Gnome what is your take on this scenario, the back in the house part I mean...I have indeed learned about bonsai is that not every one agrees on a standard set of rules, and then even these change depending on the tree type.
It is definitely true that different species require different care and it is certainly true that you can ask different people and get different answers. My position is that there are no such things as indoor trees. Yes some species can be grown indoors if given the proper care but that means that more is required from the grower and, IMO, also allows for a greater chance of failure especially where novices are concerned. If given the option of inside or outside I will always choose outside unless there are compelling reasons to do otherwise.
Most trees will be stronger and healthier outside. I keep a few species of tropicals inside over the winter but I have no choice here. I get them outside as soon as the weather warms up and they really do much better outside. But your window is a better location than my basement (with fluorescent lighting) so that is not really a fair comparison.
In regards to why the tree is back inside the house? Simple answer I am scared that it may die.
With proper care your tree will do fine outside.
It had been outside the first two days but then I read about not having the bonsai in direct sunslight cuase it could burn, Puerto Rico's direct sunlight is pretty hot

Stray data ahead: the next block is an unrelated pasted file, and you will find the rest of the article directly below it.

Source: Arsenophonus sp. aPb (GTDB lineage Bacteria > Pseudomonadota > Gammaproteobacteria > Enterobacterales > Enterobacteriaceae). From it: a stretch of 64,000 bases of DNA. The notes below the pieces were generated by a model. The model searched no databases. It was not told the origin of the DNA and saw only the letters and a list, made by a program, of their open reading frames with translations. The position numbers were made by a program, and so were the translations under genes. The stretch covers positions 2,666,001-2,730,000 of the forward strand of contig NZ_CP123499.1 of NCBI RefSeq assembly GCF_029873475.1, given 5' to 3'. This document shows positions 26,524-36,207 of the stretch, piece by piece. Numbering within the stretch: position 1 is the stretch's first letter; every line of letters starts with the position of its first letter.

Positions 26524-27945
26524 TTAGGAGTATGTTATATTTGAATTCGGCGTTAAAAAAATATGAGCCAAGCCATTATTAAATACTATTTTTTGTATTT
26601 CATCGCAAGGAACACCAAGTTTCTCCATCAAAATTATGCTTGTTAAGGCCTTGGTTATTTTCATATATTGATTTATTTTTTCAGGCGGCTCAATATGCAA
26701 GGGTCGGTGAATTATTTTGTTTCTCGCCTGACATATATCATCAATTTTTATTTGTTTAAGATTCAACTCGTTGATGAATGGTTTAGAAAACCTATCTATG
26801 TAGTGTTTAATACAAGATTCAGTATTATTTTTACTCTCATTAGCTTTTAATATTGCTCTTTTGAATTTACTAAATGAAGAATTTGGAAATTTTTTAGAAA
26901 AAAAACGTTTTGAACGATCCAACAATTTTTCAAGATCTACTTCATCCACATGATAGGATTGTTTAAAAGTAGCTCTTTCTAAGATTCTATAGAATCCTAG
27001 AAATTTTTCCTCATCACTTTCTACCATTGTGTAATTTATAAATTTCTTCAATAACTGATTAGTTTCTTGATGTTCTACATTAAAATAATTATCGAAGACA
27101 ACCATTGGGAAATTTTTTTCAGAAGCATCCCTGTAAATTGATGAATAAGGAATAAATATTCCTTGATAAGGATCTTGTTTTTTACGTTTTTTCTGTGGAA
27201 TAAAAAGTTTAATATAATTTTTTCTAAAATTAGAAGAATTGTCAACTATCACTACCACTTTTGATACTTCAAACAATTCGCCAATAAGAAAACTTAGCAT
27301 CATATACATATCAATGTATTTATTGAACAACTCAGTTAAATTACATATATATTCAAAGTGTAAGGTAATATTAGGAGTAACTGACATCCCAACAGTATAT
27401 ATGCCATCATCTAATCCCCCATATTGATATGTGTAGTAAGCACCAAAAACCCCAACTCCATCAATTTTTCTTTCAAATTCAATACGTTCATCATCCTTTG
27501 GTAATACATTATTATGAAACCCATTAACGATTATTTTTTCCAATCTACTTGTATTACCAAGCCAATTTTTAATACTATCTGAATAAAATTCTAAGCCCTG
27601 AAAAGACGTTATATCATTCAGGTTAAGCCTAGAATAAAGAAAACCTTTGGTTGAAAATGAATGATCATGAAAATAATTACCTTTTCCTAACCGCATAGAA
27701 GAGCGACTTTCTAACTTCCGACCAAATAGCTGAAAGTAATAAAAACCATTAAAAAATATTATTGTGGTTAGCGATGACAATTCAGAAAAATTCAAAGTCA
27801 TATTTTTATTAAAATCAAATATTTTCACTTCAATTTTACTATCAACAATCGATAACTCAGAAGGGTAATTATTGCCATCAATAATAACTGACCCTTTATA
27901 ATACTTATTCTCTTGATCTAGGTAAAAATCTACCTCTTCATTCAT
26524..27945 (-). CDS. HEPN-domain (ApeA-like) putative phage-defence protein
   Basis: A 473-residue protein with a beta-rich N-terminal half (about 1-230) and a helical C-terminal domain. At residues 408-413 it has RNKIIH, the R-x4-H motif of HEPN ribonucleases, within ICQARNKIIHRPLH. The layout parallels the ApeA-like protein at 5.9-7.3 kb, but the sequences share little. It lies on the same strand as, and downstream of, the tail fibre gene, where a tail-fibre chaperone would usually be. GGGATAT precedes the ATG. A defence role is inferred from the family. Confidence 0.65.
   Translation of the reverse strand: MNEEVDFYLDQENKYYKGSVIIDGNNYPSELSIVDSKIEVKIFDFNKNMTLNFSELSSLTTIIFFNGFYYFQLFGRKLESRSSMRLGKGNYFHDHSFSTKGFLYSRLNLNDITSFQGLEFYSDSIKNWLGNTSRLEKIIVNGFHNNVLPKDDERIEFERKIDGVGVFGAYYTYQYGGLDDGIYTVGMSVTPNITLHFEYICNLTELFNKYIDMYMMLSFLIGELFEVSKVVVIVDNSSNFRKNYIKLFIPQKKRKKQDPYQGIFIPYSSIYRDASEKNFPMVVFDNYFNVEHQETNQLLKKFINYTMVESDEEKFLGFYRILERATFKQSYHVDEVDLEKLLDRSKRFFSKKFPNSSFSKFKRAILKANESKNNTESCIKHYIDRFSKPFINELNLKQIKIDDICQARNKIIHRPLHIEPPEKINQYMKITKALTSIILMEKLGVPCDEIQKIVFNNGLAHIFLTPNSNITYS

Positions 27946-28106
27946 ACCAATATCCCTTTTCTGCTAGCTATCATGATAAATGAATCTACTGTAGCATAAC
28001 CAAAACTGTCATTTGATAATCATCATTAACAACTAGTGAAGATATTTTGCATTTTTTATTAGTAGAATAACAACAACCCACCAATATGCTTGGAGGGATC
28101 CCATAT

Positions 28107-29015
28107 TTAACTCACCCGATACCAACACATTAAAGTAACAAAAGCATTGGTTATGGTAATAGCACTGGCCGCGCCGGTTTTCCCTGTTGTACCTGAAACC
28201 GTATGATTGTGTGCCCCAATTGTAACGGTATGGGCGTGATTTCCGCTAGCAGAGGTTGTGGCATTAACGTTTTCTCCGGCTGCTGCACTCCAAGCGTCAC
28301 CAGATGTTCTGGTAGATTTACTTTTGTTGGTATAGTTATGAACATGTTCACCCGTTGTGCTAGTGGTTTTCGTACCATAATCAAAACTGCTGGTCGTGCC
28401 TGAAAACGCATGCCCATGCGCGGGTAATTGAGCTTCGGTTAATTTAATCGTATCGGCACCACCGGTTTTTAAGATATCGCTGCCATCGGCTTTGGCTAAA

Actually MyBonsaiBuddy wrote:
Since it is 'naked', I would not give it the full direct sunlight. The morning sun is good but the tree can get sunburned in full sun without its foliage to protect it...As the foliage increases, increase the amount of sun
See the difference? I take it that you have only two choices, inside or outside on the balcony. You earlier wrote that your balcony faces east and only gets two hours of direct sunlight a day and this, presumably, when the air is cooler.
In my location I would not hesitate to leave it outside under those circumstances. Actually I seek an area that gets full sun, or as close to it as I can manage but my climate is much different than yours. Remember these are only my opinions and, as you have found, others may disagree.
In reviewing this thread I don't see where anyone gave you any specific tips on watering. What I always tell people is that proper watering is more about frequency than quantity. Always water thoroughly, until the entire soil mass is saturated. This may take more than one application depending on the condition of the soil. The key then is not to water again until the tree requires it, that is where there can be room for confusion.
If your soil is free draining, which it probably is, you will probably reach a point where you are watering every day. But, as noted, without foliage the tree will require watering less frequently at first.
Earlier you wrote:
This is my sad looking elm:
Not at all, that is a fine looking Elm it is simply dormant and will soon leaf out as you are now seeing. You made an excellent choice. Please make sure to stop back and post pictures of it when it is in full leaf.